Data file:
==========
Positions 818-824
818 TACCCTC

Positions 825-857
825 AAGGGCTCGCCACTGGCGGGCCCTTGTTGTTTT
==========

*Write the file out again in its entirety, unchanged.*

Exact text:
Positions 818-824
818 TACCCTC

Positions 825-857
825 AAGGGCTCGCCACTGGCGGGCCCTTGTTGTTTT